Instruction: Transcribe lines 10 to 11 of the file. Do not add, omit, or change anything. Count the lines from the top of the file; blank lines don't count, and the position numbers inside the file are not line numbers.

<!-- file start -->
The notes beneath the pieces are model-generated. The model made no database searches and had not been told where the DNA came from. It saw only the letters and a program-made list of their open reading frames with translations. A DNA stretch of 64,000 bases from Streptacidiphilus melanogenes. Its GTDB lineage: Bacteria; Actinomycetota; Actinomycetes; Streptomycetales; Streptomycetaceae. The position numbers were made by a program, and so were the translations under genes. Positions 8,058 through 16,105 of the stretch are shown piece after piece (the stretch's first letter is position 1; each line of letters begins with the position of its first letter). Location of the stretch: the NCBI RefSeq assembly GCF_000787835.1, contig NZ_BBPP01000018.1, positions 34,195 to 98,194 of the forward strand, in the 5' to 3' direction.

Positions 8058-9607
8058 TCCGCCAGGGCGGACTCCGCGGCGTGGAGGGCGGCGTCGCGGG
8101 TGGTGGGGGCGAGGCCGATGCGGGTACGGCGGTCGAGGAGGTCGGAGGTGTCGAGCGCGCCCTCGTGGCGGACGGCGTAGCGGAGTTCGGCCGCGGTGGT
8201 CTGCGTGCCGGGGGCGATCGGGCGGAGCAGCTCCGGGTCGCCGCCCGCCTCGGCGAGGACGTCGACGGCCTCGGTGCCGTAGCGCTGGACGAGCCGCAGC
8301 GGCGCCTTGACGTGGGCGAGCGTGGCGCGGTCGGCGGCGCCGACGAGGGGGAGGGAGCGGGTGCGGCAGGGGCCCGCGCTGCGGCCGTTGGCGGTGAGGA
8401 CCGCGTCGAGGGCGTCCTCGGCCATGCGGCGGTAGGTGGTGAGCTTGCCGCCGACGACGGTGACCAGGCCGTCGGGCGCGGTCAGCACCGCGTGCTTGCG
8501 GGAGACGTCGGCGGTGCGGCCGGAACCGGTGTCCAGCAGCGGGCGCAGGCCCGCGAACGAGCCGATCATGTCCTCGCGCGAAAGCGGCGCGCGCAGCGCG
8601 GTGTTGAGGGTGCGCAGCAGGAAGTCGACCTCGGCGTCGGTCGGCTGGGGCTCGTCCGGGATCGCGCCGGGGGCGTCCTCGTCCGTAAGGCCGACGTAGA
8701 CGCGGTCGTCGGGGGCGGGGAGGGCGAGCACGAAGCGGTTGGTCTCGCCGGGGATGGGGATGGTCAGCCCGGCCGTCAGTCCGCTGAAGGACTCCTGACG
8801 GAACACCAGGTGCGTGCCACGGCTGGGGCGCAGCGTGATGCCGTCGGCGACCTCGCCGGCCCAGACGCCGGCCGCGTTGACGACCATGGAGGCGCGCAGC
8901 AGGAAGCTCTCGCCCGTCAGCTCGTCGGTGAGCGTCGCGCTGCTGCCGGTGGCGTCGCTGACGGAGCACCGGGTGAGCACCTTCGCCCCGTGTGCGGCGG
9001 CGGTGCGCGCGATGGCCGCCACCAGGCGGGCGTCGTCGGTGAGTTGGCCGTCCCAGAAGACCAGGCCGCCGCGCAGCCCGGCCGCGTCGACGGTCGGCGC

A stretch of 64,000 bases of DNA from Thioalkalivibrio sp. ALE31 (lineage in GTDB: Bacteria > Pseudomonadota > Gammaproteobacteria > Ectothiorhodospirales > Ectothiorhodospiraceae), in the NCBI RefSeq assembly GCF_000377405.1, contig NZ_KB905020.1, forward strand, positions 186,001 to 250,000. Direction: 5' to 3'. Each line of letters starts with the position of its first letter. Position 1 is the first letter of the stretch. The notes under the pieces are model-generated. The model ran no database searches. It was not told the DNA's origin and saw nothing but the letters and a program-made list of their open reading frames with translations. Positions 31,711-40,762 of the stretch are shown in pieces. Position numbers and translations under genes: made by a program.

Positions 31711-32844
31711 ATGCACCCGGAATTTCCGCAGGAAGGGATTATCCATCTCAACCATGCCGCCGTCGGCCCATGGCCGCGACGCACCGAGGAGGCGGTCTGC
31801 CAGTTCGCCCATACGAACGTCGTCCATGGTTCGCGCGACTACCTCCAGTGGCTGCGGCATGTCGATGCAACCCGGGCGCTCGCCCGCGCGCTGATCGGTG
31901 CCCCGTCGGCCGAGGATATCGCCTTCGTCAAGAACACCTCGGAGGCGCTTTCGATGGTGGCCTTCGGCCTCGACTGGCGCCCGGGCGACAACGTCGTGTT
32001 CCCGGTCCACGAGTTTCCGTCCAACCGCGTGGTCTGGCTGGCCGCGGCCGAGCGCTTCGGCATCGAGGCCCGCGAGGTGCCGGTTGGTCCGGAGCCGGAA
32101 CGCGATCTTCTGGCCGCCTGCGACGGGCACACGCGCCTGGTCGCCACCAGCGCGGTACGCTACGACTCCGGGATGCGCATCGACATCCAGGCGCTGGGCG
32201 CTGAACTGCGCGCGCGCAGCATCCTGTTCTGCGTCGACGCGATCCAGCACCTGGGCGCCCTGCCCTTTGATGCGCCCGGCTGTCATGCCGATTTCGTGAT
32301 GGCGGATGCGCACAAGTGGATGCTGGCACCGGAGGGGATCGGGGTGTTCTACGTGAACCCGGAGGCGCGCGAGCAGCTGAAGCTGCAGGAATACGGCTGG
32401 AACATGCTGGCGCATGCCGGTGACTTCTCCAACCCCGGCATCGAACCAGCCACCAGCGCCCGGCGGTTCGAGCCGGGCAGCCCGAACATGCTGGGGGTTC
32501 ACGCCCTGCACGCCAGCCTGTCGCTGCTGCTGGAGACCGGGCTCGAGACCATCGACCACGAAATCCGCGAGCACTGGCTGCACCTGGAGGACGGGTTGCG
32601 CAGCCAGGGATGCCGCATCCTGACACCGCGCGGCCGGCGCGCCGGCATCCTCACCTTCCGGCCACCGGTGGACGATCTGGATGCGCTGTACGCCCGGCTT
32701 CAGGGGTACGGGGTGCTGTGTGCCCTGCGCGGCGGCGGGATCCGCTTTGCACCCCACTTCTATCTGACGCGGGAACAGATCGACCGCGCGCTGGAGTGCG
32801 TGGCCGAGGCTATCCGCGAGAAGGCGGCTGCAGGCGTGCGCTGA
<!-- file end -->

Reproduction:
8701 CGCGGTCGTCGGGGGCGGGGAGGGCGAGCACGAAGCGGTTGGTCTCGCCGGGGATGGGGATGGTCAGCCCGGCCGTCAGTCCGCTGAAGGACTCCTGACG
8801 GAACACCAGGTGCGTGCCACGGCTGGGGCGCAGCGTGATGCCGTCGGCGACCTCGCCGGCCCAGACGCCGGCCGCGTTGACGACCATGGAGGCGCGCAGC